Background: Consuming different food groups and nutrients can have differential effects on body weight, body composition, and insulin sensitivity.
Objective: The aim was to identify how food group, nutrient intake, and diet quality change relative to usual-diet controls after 16 weeks on a low-fat vegan diet and what associations those changes have with changes in body weight, body composition, and measures of metabolic health.
Design: Secondary analysis of a randomized clinical trial conducted between October 2016 and December 2018 in four replications.
Participants/setting: Participants included in this analysis were 219 healthy, community-based adults in the Washington, DC, area, with a body mass index (BMI) between 28 and 40, who were randomly assigned to either follow a low-fat vegan diet or make no diet changes.
Intervention: A low-fat, vegan diet deriving approximately 10% of energy from fat, with weekly classes including dietary instruction, group discussion, and education on the health effects of plant-based nutrition. Control group participants continued their usual diets.
Main outcome measures: Changes in food group intake, macronutrient and micronutrient intake, and dietary quality as measured by Alternate Healthy Eating Index-2010 (AHEI-2010), analyzed from 3-day diet records, and associations with changes in body weight, body composition, and insulin sensitivity were assessed.
Statistical analyses performed: A repeated-measure analysis of variance model that included the factors group, subject, and time was used to test the between-group differences throughout the 16-week study. Interaction between group and time was calculated for each variable. Within each diet group, paired comparison t tests were calculated to identify significant changes from baseline to 16 weeks. Spearman correlations were calculated for the relationship between changes in food group intake, nutrient intake, AHEI-2010 score, and changes in body weight, body composition, and insulin sensitivity. The relative contribution of food groups and nutrients to weight loss was evaluated using linear regression.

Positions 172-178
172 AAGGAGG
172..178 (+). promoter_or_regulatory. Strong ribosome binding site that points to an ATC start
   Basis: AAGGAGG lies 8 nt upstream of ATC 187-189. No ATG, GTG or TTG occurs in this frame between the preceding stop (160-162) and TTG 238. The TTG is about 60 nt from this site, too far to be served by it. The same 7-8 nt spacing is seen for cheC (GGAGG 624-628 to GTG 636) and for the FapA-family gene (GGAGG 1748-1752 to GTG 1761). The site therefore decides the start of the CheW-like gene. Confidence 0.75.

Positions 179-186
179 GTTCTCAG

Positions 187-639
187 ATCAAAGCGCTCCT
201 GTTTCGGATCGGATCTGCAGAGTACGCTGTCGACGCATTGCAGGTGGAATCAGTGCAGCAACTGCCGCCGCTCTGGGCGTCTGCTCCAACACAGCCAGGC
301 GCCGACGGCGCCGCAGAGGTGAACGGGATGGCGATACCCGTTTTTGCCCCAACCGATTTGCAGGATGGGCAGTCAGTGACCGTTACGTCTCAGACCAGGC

Results: Fruit, vegetable, legume, meat alternative, and whole grain intake significantly increased in the vegan group. Intake of meat, fish, and poultry; dairy products; eggs; nuts and seeds; and added fats decreased. Decreased weight was most associated with increased intake of legumes (r = -0.38; P < 0.0001) and decreased intake of total meat, fish, and poultry (r = +0.43; P < 0.0001). Those consuming a low-fat vegan diet also increased their intake of carbohydrates, fiber, and several micronutrients and decreased fat intake. Reduced fat intake was associated with reduced body weight (r = +0.15; P = 0.02) and, after adjustment for changes in BMI and energy intake, with reduced fat mass (r = +0.14; P = 0.04). The intervention group's AHEI-2010 increased by 6.0 points on average, in contrast to no significant change in the control group (treatment effect, +7.2 [95% CI +3.7 to +10.7]; P < 0.001). Increase in AHEI-2010 correlated with reduction in body weight (r = 0.14; P = 0.04), fat mass (r = -0.14; P = 0.03), and insulin resistance as measured by the Homeostasis Model Assessment (HOMA-IR; r = -0.17; P = 0.02), after adjustment for changes in energy intake.
Conclusions: When compared with participants' usual diets, intake of plant foods increased, and consumption of animal foods, nuts and seeds, and added fats decreased on a low-fat vegan diet. Increased legume intake was the best single food group predictor of weight loss. Diet quality as measured by AHEI-2010 improved on the low-fat vegan diet, which was associated with improvements in weight and metabolic outcomes. These data suggest that increasing low-fat plant foods and minimizing high-fat and animal foods is associated with decreased body weight and fat loss, and that a low-fat vegan diet can improve measures of diet quality and metabolic health.
Keywords: Diet quality; Food groups; Plant-based; Vegan; Weight loss.
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